‘but’  is the stronger of the two Greek ‘buts’, setting up a contrast between what Paul has just said and what he is going to say.

‘must be in submission’ – same word used in verse 32 for spirits of prophets subject to the prophets’ control. The word ‘control’ is not in the Greek text of that verse. In 32 it is the prophets themselves who are in authority over their own spirits. Here in relation to the women, there is no immediate identification of who they are to ‘be in submission’ to. The Greek verb – hupotasso – is the verb commonly translated by ‘be subject to’ in the KJV. In the New Testament it is used, for example, in the context of the child Christ in relation to his parents [Luke 2:51]; the submission of the evil spirits to Christ’s disciples [Luke 10:17]; everything being under Christ’s feet [1Corinthians 15:27; Ephesians 1:22]; our submission to God [James 4:7]; and in every passage speaking of the submission of wives to husbands. The hupo means ‘under’; ‘tasso’ is a verb meaning ‘arrange’, the related noun means ‘anything placed in order’. This being in ‘submission’ is being subject to the appropriate order or arrangement. Whatever the silence and not speaking are, they are an expression of ‘submission’, that is, of living under a prescribed order or arrangement.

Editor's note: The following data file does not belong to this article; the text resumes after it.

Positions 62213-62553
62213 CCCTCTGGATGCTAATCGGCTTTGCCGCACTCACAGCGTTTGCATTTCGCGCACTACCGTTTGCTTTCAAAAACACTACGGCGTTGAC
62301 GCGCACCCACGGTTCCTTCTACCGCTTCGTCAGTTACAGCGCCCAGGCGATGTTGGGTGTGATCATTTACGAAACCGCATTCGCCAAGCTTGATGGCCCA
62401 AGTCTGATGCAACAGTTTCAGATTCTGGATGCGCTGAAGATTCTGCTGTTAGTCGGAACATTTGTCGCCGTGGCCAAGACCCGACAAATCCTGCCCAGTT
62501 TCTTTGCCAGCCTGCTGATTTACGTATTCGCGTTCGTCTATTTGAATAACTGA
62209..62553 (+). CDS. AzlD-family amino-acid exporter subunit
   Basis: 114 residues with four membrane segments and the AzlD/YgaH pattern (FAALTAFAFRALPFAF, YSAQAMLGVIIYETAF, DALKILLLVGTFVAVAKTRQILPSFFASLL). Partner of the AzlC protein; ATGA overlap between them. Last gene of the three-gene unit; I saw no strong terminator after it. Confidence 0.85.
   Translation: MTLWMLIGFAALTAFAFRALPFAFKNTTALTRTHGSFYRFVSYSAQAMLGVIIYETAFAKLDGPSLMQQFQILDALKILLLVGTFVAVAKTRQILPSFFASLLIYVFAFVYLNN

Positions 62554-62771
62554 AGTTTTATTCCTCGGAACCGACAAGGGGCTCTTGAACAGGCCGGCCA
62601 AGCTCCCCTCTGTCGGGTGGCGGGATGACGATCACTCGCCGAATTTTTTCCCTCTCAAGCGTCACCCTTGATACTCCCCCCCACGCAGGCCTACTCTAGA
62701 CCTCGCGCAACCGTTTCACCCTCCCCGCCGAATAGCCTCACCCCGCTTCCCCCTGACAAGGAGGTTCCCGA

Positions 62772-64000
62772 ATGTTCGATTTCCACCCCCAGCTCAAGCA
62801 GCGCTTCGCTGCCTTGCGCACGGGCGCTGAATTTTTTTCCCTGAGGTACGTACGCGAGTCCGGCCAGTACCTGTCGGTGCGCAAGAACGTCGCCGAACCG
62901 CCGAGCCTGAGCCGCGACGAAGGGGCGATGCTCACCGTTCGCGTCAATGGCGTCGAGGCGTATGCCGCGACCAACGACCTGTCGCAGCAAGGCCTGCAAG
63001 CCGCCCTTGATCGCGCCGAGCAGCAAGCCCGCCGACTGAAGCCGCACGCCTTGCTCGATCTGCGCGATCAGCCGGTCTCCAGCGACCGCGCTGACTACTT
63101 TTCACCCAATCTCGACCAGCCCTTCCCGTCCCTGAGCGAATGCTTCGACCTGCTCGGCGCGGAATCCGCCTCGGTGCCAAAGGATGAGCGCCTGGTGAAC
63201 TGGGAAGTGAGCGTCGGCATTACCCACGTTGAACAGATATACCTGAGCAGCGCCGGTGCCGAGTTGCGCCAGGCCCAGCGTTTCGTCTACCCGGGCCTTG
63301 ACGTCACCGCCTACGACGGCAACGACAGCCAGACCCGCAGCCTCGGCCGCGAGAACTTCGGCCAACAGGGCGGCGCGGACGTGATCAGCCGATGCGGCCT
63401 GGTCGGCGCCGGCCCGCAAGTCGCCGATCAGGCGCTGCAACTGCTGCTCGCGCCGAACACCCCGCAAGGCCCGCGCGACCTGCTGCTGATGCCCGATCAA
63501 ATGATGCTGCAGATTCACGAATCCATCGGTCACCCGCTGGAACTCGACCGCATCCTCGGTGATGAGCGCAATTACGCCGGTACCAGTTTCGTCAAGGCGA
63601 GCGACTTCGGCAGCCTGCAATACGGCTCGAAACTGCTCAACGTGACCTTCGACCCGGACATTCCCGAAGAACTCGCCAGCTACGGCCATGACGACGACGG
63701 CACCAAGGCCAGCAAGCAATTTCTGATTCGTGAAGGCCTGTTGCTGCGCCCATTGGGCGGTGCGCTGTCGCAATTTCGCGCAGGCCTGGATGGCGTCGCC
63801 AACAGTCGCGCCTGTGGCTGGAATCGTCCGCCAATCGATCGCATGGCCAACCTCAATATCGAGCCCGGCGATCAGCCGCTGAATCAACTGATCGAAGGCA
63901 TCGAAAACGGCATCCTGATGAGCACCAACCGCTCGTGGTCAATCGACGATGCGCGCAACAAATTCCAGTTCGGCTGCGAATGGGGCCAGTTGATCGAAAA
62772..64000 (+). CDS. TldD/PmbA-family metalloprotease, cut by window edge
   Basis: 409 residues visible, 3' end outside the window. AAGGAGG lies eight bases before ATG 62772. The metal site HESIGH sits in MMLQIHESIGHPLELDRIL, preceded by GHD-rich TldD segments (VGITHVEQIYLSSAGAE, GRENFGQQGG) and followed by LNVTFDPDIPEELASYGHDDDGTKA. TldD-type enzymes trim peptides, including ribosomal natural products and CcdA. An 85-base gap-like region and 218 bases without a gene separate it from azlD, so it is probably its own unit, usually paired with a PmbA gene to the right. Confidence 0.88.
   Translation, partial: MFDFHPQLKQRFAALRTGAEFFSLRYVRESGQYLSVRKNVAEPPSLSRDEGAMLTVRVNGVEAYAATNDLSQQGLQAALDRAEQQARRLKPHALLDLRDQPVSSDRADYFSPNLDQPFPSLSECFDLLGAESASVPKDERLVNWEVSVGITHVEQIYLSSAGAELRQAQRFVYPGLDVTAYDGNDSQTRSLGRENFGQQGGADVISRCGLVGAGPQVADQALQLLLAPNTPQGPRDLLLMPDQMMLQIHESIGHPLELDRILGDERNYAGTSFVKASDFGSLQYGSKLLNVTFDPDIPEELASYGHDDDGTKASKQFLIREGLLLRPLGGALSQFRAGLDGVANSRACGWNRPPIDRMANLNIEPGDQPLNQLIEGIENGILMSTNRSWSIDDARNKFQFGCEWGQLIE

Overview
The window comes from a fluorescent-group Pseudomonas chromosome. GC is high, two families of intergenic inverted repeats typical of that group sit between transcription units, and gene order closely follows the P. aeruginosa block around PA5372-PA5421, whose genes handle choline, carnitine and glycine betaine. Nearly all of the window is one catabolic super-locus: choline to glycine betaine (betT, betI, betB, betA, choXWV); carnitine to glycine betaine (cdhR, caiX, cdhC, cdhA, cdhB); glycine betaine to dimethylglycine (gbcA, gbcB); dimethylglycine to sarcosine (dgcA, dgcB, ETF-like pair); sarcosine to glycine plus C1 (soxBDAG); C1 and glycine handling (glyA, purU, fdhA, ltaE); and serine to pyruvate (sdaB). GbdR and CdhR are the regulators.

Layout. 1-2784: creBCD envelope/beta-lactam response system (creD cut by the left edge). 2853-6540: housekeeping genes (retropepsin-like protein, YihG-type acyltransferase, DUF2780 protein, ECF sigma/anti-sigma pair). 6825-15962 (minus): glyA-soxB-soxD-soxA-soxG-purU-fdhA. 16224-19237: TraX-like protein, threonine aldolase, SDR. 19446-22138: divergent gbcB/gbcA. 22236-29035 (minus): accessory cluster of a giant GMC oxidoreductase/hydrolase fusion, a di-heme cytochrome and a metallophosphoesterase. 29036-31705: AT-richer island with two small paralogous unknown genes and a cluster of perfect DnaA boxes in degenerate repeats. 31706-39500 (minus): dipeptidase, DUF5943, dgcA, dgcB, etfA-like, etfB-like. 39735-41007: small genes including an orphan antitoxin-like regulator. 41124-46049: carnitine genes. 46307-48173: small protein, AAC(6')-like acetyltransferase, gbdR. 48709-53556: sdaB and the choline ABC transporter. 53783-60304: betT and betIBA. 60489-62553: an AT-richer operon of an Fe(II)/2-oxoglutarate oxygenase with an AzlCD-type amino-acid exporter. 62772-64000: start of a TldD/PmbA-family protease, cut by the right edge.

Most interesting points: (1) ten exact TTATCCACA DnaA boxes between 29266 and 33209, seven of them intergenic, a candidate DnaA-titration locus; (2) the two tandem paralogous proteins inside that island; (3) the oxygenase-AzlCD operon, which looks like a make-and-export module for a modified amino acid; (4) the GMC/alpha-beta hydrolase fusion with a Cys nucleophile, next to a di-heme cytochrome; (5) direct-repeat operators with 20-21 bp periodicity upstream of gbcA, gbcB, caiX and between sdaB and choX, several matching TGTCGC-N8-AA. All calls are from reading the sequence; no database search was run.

The three possibilities before us here are

[1] a simple maintenance of order rather than confusion in the church meeting;
[2] under the authority of the male leadership of the church, or
[3] under the control of her husband.

Whatever option we choose the bottom line is that women are not to be out of control. This parallels the instructions given to the people who speak in other languages and to the prophets that they must do so within the prescribed order. [Grammatical note: ‘must be in submission’ translates a single Greek word. The verb is imperative mood (a command), and middle voice (something the women have to do to themselves, not something done to them); it is also present tense, indicating a continuing, on-going action.]

‘as the Law says’. This puzzles scholars. The only reference I have seen referred to by various scholars is Genesis 3:16 ‘he shall rule over you.’ The problem with this is that verse 34 does is not talking specifically about a wife’s subjection to her husband’s rule but to an instruction about her conduct in church gatherings. In addition, Genesis 3:16 is not a command, but a statement of God’s judgement. There are however, several scriptures commending the value of a woman who knows when to talk and when not to talk. These are mostly in Proverbs, but that does not exclude this interpretation because the whole Old Testament is sometimes referred to as ‘the Law’.

B.3 1Corinthians 14:35